Normality in the Anthropocene
If abnormal change in current geological era is human-driven, is it natural?
“It should not be normal to find evidence of plastics on the highest mountaintops and in the deepest oceans.”
I’ve never glued myself to a lorry, and I don’t have any immediate plans to do so. But I can’t help but feel inspired by the bravery of the people who are summoning the power of civil disobedience to force London to pause, look up beyond the city bubble and acknowledge that what is happening to our planet cannot be allowed to become normal.
In a world where the pace of political, technological and social change is desensitising us to the erosion of stability on every level, the fight against the normalisation of environmental crises is a particular challenge.
This protest has certainly reminded me that many aspects of life in the “new normal” are in fact grotesquely abnormal. Let’s focus on plastic: it should not be normal to find more plastic than fish in the stomachs of sea creatures. It should not be normal to find evidence of plastics on the highest mountaintops and in the deepest oceans.
It should not be normal that, when I go down the country to my home place and make a cup of tea with water from the 11-foot deep well that was divined and hand-dug by my grandfather, I do so with the uncomfortable knowledge that – as well as nitrates, coliforms and myriad other pollutants – I’m drinking up to four times as many microplastic particles as I would in the same cup of tea at home in Dublin.
And yet, these things are normal. They don’t shock us. We’re getting used to them. Which is why I was relieved to get a stark “This is absolutely not normal!” reminder a few weeks ago at an exhibition in Science Gallery Dublin.
The piece in question was more art than science, but that didn’t really matter. It showed a series of palm-sized stones with bits of plastic in: a bottle top crammed in between several bits of stone; the tip of a glue bottle grafted on to the side of another; a bit of melted yellow that looks like it might have once been a balloon running like a vein through another. Some of the pieces were found on “plastigomerate” beach walks across Scandinavia. They were – if you’ll venture it – natural.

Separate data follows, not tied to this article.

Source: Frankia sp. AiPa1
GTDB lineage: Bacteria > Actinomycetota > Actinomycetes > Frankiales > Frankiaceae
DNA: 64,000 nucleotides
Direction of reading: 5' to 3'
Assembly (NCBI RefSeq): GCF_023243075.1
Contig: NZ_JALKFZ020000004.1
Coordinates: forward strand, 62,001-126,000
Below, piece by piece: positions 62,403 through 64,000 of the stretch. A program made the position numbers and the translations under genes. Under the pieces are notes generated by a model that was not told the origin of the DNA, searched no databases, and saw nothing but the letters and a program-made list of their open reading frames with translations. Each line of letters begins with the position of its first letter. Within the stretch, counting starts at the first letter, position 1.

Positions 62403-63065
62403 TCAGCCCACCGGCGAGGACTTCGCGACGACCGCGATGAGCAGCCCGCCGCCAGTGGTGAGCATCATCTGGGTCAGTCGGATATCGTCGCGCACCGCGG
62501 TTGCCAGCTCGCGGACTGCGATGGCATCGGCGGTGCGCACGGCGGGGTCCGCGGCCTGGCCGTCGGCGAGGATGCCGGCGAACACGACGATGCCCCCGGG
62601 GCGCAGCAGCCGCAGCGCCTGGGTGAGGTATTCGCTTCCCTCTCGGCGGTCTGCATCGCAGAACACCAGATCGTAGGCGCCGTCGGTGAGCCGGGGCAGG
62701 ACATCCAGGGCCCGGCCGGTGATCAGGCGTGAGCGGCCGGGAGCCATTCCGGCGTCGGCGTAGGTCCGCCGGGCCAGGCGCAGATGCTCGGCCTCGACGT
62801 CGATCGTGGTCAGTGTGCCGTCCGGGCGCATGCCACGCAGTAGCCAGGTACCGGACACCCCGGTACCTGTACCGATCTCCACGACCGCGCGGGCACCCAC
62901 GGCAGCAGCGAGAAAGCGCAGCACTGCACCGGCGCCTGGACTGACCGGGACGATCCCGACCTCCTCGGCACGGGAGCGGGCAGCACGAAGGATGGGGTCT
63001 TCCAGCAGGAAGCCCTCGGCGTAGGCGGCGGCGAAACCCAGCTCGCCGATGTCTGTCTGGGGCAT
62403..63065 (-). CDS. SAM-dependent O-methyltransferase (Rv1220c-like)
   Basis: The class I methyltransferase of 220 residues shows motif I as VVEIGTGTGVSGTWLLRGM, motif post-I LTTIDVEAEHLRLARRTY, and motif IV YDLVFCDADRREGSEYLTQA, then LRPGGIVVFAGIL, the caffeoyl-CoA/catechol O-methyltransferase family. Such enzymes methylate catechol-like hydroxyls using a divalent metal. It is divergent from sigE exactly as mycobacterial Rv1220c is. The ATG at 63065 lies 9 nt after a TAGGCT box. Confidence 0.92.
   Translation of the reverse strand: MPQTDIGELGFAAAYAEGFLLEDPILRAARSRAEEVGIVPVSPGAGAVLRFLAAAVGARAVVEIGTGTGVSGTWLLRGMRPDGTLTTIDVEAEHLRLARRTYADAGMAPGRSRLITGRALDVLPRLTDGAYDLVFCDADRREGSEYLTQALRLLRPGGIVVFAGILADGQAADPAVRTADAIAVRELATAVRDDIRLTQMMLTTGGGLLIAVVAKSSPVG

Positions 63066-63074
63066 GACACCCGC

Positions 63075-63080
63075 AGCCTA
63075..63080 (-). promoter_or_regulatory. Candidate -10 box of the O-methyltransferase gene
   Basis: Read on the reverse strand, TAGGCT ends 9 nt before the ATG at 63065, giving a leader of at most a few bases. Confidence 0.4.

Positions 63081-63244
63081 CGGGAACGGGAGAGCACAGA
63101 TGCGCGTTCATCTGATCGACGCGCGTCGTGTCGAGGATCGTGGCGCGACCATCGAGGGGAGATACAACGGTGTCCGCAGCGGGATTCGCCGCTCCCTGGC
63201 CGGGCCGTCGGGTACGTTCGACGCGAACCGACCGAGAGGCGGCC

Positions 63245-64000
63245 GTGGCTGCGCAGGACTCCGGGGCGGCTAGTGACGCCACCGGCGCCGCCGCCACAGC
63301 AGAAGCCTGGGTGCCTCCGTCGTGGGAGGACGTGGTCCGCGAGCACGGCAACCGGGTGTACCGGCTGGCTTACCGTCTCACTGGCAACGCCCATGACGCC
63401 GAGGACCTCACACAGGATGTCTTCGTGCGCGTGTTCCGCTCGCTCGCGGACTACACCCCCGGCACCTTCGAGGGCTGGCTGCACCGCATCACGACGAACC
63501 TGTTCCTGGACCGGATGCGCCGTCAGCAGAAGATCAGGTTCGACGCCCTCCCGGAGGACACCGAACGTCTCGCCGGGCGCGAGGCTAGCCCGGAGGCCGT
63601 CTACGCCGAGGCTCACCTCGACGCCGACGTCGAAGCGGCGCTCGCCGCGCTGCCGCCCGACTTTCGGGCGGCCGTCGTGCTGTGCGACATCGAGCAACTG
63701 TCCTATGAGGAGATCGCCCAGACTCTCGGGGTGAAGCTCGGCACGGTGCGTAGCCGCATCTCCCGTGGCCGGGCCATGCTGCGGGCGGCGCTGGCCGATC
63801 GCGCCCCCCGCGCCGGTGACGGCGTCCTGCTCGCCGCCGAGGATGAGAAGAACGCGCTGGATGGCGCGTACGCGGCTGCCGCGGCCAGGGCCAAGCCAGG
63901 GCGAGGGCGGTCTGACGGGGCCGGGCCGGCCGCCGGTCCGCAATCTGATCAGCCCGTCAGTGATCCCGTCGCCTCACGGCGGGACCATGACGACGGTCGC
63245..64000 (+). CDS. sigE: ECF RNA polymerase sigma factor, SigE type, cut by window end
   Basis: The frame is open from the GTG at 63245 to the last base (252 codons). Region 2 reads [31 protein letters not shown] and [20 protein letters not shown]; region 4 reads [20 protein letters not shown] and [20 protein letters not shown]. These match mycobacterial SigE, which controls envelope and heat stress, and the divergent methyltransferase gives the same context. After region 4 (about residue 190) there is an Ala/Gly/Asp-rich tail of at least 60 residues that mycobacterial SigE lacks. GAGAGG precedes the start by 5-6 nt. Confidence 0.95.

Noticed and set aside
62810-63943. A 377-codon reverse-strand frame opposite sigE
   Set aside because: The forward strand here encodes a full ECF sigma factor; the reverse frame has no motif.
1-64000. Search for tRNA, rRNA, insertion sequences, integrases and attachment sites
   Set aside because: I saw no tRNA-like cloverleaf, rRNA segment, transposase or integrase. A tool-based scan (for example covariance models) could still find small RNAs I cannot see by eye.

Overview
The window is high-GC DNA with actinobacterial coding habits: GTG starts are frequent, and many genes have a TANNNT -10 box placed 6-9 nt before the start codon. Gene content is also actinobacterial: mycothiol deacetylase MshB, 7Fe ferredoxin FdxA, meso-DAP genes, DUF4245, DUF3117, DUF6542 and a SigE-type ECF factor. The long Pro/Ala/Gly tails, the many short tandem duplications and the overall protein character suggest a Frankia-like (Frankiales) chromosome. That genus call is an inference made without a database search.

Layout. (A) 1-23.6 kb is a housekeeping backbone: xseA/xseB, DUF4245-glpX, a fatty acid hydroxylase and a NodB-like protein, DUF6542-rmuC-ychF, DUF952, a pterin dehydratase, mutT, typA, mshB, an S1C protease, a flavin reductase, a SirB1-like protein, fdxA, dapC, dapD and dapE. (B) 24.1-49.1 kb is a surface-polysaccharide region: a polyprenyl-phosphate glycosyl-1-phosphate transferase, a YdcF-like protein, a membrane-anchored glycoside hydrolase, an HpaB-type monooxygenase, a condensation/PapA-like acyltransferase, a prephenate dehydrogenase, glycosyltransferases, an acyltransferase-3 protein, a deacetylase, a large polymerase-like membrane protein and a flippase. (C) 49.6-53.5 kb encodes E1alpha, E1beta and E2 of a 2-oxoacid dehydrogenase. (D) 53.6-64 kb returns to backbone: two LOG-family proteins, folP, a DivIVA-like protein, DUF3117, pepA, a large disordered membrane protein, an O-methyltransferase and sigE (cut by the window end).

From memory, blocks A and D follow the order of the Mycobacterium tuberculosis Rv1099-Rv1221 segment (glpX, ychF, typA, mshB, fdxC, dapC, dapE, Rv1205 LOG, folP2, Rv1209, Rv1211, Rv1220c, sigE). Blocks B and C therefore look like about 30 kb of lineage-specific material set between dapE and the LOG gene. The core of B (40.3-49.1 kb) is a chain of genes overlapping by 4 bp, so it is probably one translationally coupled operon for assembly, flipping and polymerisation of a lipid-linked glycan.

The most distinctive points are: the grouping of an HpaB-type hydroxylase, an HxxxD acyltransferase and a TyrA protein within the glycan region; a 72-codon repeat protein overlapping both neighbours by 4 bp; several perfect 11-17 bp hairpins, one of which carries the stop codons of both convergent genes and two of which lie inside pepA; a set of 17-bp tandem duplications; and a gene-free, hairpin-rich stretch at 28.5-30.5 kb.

The exhibition touched on an emerging concept in science, the Anthropocene, and the idea that we’re in it; a time in which human choices have altered the surface of the planet – its geology and its ecology – to the extent that it warrants a whole new epoch.
One of the most immediate indicators of the Anthropocene is plastic. According to a 2016 study, we’ve generated enough of the stuff in the past few decades to wrap a layer of clingfilm around the entire planet. It’s everywhere, and it’s entering the rock record through micro and macro plastic deposits on land and in oceans, but also through technofossils. Yes, you read that right: plastic is becoming an archaeological feature.
But while fossilised printer cartridges might be a curiosity for future generations, plastics that became enmeshed in sedimentary strata are unlikely to be the Anthropocene’s only long-term physical legacy. Geological time, after all, is very long – tens or even hundreds of millions of years.
According to some scientists, the rock-bound narrative of our impact is more likely to be told through the language of carbon isotopes locked in the lithified shells of marine creatures, changes in the patterns of ocean sedimentation due to our large-scale manipulation of terrestrial ecosystems for farming and hydropower, and a fossil record that reveals massive biodiversity loss, the invasion of non-native species, and – of course – the ubiquity of our beloved plastic consumer items.
While change is the only thing in life that we can be sure of, the changes brought by human influence over planetary systems cannot be described as “normal” from the perspective of a species that flourished in the comparatively benign Holocene.
A deeper question, perhaps, is whether they can ever be described as natural, but that’s academic. As the protestors are trying to remind us, our past and present may already be committed to stone, but our future isn’t. If we really are in charge of the planet, it’s time to stop talking and take responsibility – while we still can.